10. A client/server network as claimed in claim 6, wherein said plurality of IP devices attempt to connect to said central server in an order determined by said list.

11. A client/server network as claimed in claim 6, wherein said IP devices are IP phones.

Description:

FIELD OF THE INVENTION

The present invention relates to client/server networks, in particular, a queuing method to coordinate connection attempts of stimulus IP phones to a server.

BACKGROUND OF THE INVENTION

In a typical client/server voice communication network, multiple IP phones communicate with a PBX using Transmission Control Protocol (TCP) connections. The IP phones connect to the PBX using a 3-stage process. The process generally includes acquiring a TCP link to the PBX, making a secure connection and creating a control link, or registering, with the PBX. IP phones that rely on stimulus messaging generally require a persistent TCP control link to their PBX. Establishing a TCP connection generally requires a three-way handshake.

During certain events, such as recovery from a power failure, for example, the PBX may become flooded when a large number of IP phones attempt to establish connections at the same time. The large number of SYN packets in the queue along with other messages results in the requesting IP phones waiting a long time prior to establishing a connection with the PBX.

PBX connection delays for all IP phones are exacerbated by the addition of security protocols, such as Secure Sockets Layer (SSL). Processing SSL connections is time-consuming due to the large number of computations required in creating keys, which have the highest level of security as required by IP phones. As such, the PBX generally limits the number of IP phones able to simultaneously attempt SSL connections and refuses further SSL attempts once the quota for the PBX has been reached. It is common in such circumstances for IP phones to be turned away, forced to disconnect their TCP connection and attempt a 3-way handshake on a non-secure cleartext port of the PBX.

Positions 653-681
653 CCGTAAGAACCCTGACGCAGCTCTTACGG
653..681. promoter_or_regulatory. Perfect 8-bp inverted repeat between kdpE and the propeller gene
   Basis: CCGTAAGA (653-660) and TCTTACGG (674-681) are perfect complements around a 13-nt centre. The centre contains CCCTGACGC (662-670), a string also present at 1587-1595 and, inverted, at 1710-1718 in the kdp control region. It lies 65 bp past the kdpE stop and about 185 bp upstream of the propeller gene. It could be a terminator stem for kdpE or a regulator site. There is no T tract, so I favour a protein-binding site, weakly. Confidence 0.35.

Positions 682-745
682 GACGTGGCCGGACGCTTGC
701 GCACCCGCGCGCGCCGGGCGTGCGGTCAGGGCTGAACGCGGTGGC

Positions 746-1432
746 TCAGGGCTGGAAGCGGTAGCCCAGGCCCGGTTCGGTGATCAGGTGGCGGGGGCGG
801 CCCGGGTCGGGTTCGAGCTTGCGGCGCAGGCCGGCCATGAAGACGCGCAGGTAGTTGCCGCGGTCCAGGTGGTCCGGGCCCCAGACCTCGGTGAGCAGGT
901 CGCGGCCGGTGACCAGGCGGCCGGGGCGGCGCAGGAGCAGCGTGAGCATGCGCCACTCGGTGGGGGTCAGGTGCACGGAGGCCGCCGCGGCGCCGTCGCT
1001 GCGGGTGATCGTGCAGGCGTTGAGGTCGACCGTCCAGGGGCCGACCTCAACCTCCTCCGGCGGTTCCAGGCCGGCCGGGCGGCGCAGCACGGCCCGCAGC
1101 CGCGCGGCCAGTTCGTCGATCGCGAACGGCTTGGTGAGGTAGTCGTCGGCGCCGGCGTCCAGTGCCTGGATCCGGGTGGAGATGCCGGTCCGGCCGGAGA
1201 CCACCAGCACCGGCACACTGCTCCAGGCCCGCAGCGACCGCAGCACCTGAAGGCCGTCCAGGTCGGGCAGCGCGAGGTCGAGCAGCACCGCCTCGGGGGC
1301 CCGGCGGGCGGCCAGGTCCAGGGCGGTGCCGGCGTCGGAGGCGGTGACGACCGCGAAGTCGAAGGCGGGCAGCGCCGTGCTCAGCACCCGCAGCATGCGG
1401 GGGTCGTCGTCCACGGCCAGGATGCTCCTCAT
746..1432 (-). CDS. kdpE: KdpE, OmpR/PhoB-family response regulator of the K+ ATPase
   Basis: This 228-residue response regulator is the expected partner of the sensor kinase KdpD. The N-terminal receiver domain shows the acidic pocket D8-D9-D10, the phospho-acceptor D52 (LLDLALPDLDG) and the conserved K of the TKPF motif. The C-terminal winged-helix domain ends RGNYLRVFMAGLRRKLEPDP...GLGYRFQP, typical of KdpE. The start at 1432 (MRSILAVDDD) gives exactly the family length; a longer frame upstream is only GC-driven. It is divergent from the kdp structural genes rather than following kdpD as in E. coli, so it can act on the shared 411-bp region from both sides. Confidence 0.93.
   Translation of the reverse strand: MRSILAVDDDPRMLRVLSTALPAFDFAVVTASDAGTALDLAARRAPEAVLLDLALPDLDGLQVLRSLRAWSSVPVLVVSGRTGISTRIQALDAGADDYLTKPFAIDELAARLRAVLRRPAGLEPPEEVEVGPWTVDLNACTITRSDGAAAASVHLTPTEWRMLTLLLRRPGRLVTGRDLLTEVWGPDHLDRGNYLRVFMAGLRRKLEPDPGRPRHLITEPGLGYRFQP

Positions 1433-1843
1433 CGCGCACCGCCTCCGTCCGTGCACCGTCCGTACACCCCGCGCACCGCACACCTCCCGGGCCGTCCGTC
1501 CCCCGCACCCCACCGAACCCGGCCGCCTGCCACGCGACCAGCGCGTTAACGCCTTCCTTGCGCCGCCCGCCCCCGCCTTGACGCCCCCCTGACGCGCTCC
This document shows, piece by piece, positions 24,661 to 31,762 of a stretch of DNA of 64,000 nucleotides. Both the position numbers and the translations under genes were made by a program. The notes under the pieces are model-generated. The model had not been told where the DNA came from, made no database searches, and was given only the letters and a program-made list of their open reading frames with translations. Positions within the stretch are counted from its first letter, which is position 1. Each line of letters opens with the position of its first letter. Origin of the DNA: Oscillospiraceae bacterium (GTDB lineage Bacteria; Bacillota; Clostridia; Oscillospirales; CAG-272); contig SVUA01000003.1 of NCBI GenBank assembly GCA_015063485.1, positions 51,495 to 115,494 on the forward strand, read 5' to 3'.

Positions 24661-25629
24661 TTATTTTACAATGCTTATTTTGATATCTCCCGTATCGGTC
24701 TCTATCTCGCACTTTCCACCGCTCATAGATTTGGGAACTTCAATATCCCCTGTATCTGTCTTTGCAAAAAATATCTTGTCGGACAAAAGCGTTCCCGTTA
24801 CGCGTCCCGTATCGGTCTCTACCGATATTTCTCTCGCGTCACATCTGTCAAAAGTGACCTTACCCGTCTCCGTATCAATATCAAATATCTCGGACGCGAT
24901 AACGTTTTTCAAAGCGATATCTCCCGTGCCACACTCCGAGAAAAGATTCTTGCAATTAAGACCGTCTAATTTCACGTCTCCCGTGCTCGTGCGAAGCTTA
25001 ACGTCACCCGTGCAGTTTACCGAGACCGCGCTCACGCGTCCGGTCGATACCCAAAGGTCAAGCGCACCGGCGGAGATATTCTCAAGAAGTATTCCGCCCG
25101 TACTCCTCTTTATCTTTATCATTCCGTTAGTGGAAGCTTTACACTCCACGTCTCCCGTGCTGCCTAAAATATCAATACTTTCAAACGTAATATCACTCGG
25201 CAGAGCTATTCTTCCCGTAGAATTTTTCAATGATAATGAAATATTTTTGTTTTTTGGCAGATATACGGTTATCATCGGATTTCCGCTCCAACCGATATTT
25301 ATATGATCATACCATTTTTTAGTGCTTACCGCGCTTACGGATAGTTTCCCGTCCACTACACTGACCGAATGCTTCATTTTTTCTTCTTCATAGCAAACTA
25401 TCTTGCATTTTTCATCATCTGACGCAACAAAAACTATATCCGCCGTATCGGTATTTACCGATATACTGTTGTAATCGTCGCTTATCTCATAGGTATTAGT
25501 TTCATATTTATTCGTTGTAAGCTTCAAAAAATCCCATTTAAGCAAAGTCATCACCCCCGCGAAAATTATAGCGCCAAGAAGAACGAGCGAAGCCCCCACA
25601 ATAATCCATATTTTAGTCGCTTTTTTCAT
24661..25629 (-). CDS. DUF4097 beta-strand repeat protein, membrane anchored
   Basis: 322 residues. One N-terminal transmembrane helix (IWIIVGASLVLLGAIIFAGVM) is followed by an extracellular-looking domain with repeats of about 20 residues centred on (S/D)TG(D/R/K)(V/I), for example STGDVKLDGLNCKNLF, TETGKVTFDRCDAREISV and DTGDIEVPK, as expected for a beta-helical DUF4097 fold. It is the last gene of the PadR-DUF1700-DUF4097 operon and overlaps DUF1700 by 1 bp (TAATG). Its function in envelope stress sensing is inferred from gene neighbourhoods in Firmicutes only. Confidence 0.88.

Once an IP phone connects to a secure or non-secure port, it registers with the PBX and provides its device capabilities in the registration request. If the IP phone is on an unsecure port yet advertises that it supports SSL, the PBX may reject the registration request and force the IP phone to disconnect in order to retry the SSL connection. If the PBX accepts the registration, it will send the IP phone a large number of stimulus commands to configure the IP phone to be able to make and accepts phone calls. The large internal messaging flows associated with the configuration for large bursts of IP phones may result in significant degradation of PBX performance.

Allowing a large number of IP phones to connect to the PBX in a random manner is an inefficient and lengthy process. One solution is to optimize the number of TCP SYN packets that each phone sends out. Limiting the amount of time that the IP phones attempt to connect to the PBX to, say, 10 seconds, concentrates the transmission of SYN packets to a short period. If the phones are allowed to attempt to connect for longer periods, the SYNs will be spaced out with long delays due to the random backoff scheme that TCP employs.

The trend in the telecommunications industry is to provide client/server networks that are able to support more and more phones per PBX. As such, the total time required to connect all of the IP phones continues to grow. It is desirable to minimize the amount of time required for each IP phone to establish a connection with the PBX and therefore minimize the total connection time.

SUMMARY OF THE INVENTION